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Four icons under threat: flag, Anzac Day, reef, bush

By Everald Compton - posted Thursday, 6 November 2014


No longer is anything sacred or certain or permanent.

Icons now have fleeting value and we are challenged either to defend them or create new ones that may adequately replace them.

With this in mind, I reckon it is worth our while to spend a moment looking at four of them.

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Flag

New Zealand will hold a referendum in 1916 to decide whether or not the Union Jack should be removed from their flag and replaced with something that symbolises their unique identity as an independent nation.

There is nothing strange about this, as the Canadians did it decades ago.

I have no doubt that the referendum will pass comfortably, as New Zealanders are an intensely proud nation. We only have to watch the way the All Blacks play Rugby Union, compared with the Wallabies, to see how much they honour and value the privilege of representing their country.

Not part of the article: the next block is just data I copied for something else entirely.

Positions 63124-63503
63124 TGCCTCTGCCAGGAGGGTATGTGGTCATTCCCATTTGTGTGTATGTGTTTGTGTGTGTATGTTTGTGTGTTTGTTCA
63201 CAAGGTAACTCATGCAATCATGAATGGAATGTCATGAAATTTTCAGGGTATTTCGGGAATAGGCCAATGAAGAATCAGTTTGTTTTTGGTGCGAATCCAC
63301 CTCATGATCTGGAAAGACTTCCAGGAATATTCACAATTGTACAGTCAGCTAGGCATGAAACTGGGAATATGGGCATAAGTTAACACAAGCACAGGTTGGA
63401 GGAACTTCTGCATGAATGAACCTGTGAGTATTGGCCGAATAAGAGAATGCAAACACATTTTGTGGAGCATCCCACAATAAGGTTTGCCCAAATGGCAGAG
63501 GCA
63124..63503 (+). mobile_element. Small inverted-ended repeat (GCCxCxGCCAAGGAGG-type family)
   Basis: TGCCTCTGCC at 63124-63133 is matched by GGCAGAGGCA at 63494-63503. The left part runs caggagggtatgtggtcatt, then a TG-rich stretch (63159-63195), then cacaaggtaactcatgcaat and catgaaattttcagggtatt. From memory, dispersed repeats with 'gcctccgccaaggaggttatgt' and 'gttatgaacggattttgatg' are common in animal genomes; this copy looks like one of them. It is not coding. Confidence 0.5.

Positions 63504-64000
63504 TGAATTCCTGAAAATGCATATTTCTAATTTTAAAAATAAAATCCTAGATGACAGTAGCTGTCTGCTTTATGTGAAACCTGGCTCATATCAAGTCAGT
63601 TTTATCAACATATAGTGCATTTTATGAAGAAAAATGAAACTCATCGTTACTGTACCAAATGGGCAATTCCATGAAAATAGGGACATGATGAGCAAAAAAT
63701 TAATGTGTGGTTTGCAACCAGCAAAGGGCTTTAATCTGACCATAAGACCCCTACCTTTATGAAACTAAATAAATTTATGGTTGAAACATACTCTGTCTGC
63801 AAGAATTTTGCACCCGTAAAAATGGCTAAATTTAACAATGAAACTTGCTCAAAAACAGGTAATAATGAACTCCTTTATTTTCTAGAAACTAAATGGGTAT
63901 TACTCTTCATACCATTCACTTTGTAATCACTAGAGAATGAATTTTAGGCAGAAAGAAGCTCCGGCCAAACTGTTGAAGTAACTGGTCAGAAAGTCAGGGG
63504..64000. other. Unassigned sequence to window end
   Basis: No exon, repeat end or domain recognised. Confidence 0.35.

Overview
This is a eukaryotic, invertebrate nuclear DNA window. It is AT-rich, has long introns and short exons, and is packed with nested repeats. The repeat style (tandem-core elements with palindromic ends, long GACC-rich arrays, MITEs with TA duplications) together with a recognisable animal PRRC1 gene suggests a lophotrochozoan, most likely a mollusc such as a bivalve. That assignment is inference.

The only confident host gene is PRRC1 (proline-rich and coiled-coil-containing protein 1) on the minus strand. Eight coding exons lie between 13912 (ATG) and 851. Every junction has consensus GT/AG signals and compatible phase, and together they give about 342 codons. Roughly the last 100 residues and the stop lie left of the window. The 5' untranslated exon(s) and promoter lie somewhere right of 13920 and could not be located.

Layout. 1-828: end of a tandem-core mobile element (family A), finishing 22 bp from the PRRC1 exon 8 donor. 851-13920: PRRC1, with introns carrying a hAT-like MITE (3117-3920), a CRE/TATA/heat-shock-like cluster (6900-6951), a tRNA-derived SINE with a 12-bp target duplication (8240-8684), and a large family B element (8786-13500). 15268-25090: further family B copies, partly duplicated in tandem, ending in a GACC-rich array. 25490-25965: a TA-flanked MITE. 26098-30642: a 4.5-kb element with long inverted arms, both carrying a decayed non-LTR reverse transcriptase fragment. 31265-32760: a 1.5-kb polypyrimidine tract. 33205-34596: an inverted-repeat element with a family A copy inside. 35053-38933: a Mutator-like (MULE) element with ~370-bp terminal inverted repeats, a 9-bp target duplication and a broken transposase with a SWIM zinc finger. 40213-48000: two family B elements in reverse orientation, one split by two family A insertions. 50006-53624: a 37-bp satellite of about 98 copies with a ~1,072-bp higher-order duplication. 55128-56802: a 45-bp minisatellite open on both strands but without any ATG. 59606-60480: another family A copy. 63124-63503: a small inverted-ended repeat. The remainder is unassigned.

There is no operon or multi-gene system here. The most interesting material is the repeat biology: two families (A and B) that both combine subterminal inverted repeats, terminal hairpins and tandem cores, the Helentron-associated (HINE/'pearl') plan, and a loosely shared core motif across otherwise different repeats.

A crucial factor in the success of the referendum will be the role of New Zealand's immensely popular conservative Prime Minister, John Key, who is the instigator of the new flag proposal. People follow leaders and he is one.

It will be a much tougher task to get Australia to vote for a new flag. Resistance to change is almost inbred as a national trait.

The fact is that only a tiny fraction of referendum proposals have ever passed, and too many Aussies live in fear of cutting our ties with England.

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A significant factor in this has been the lack of leadership by our Prime Ministers, most of whom have felt that their political survival depended on maintaining the status quo.

I am enjoying John Howard's book on 'The Menzies Era,' as our former PM has blossomed from statesman to historian in eminent fashion.

One of the historical facts outlined in the book is Menzies' radio address to the nation when Britain declared war on Germany in 1939. He said: "Because Britain is at war, Australia is at war."

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About the Author

Everald Compton is Chairman of The Longevity Forum, a not for profit entity which is implementing The Blueprint for an Ageing Australia. He was a Founding Director of National Seniors Australia and served as its Chairman for 25 years. Subsequently , he was Chairman for three years of the Federal Government's Advisory Panel on Positive Ageing.

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